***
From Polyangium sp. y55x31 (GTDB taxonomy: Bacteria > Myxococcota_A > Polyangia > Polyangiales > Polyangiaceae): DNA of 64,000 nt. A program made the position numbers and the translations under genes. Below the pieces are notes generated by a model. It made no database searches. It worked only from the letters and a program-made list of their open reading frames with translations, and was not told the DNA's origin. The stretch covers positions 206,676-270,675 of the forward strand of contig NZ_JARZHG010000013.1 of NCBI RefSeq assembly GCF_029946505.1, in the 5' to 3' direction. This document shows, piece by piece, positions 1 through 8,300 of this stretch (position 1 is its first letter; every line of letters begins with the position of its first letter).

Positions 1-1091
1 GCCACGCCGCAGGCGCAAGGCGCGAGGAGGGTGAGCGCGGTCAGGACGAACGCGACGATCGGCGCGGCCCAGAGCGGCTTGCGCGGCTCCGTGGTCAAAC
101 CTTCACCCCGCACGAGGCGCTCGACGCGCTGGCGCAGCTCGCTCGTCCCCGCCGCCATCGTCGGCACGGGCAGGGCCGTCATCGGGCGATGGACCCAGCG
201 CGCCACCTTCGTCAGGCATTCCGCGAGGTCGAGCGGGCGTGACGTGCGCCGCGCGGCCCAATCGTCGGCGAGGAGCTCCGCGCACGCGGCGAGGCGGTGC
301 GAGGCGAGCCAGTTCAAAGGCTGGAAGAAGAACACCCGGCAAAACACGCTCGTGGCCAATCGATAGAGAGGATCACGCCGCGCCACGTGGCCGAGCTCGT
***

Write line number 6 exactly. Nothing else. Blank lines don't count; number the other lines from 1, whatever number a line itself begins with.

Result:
301 GAGGCGAGCCAGTTCAAAGGCTGGAAGAAGAACACCCGGCAAAACACGCTCGTGGCCAATCGATAGAGAGGATCACGCCGCGCCACGTGGCCGAGCTCGT